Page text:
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Scholars From Muslim Countries Study Religion in US - 2003-06-27


Sixteen scholars from predominantly Islamic countries are in the United States right now, studying American religion… thanks to a program funded by the U.S. State Department. It's one of many efforts launched since September 11 to change world opinion about the United States.

There are several myths circulating in the Islamic world about religion in America… among them, the myth that American Muslims are not allowed to practice their religion freely… and the myth that Jews are somehow dictating America's foreign policy. Officials at the U.S. State Department were concerned about these stories, and so shortly after September 11, they approached professors at Boston College for help. The result is a month-long seminar, now in it's second year, called the American Studies Institute on Religion in Contemporary America.

Peter Benda of the State Department's Bureau of Educational and Cultural Affairs says the Institute gives Muslim scholars from abroad a chance to explore several, key questions about America's religious climate.

"What is the role of religion in the United States? How do we manage problems of religious diversity? What impact or influence do different religious communities have on U.S. foreign policy? U.S. domestic policy? How are they organized to make their presence felt? And of course the peculiar American brand of separation of church and state, and how does that work out?" he explained.

The scholars come from all over. Indonesia, Nigeria, and Pakistan are just three of the fourteen countries represented. This year, no one from the Middle East applied to the program, a development that Peter Benda says was disappointing, but not surprising, given that applications were due at the height of the U.S.-led war in Iraq.

The scholars represent a variety of disciplines. Several specialize in Islamic theology, but a few teach history, politics, and even psychology. All of them are teachers. Their work, in other words, is not confined to research. And Peter Benda says that's very important.

"The raison d'ętre of our particular shop is to try to improve and strengthen teaching about the United States overseas," he said. "So we look primarily to people who are actually in teaching positions. I mean, the long-term impact that we're actually looking for… we're wondering have new courses about the United States been introduced? Have existing courses been re-vamped and new material introduced? That would be for us the real touchstone and measure of success."

"I just want to talk a little bit about, I think some of what you've discussed regarding religious groups in America, their impact on foreign policy," said the instructor.

It's still too soon to tell if the month-long seminars are having any impact on the way America's religious climate is handled in classrooms throughout the Islamic world. But the scholars participating in the program are definitely making use of the opportunity to talk about religion with American political scientists.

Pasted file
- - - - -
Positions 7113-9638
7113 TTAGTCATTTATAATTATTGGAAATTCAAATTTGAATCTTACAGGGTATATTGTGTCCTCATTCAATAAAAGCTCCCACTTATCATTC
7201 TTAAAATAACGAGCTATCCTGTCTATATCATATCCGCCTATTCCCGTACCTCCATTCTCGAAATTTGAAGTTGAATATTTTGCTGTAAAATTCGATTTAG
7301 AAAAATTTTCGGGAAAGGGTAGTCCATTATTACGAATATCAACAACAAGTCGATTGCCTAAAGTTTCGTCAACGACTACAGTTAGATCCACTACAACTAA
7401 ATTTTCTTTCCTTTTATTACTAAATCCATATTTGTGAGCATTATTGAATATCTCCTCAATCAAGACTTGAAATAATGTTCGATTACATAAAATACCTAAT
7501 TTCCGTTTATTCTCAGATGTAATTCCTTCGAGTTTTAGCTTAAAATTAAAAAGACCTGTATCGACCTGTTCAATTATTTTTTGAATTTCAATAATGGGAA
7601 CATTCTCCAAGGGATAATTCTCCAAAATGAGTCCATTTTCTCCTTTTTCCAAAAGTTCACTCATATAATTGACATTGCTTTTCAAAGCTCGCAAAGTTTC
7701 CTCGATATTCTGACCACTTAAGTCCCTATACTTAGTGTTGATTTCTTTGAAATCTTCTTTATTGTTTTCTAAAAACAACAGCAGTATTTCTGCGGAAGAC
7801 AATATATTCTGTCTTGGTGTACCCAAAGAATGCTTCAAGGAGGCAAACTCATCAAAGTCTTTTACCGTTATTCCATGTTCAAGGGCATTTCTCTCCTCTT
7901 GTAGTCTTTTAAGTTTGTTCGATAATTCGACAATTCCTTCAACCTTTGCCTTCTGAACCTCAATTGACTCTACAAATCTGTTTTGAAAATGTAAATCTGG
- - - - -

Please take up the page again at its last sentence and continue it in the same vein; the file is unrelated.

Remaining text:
Khaldun Malek: There are obviously some Jewish neo-conservatives working in the government right now, very closely tied. And how does the Christian Right within the Bush administration, how do they work together with these groups?

Instructor: Yeah, the Jewish neo-conservatives and the Evangelicals are working rather closely together on a number of issues right now.

This is his first visit to the United States for Khaldun Malek, who teaches political theory at the University of Malaya in Malaysia, but he says he's been interested in the role of religion in American politics for a while. Mr. Malek says most Muslims outside the United States do not view America as an especially religious nation. He says because there's no clear separation between church and state in many predominately Muslim countries, people in those countries often assume America's "secular" society must be "anti-religious". But Khaldun Malek also says that's not the only reason most Muslims fail to appreciate America's religious nature.

"I come from a country where we get Baywatch every day, morning and evening," he laughed. "So on one hand, people may not get that impression as clearly as they ought to. I think there is an association with capitalism and pop culture when you talk about America. The underlying religious institutions, and religious ideas, and religious forms that are so pervasive in the country are not spoken about so openly. And I think a lot of people perhaps don't realize how influential they are."

Khaldun Malek also says the sheer diversity of American religion is very difficult to appreciate, unless you've been to this country. His colleague in the program, Azize Ozguven agrees. Ms. Ozguven is chair of the American Studies department at Dokuz Eylul University in Turkey.

"From abroad, it is not easy to know," she said. "Because I visited America three times, this is the third time. But before this time, I never realized that in America, religion was so diverse. It's amazing for me, and for American people, I would say it must be very difficult to make a choice between so many options."

Azize Ozguven says she hopes to establish a Ph.D program in American religion at her university which is, of course, exactly the sort of thing the U.S. State Department would like to see. As of now, there are no plans to fund a seminar on American religion next year. But Peter Benda of the Bureau of Educational and Cultural Affairs says he's confident the money will be found and a third seminar will take place.

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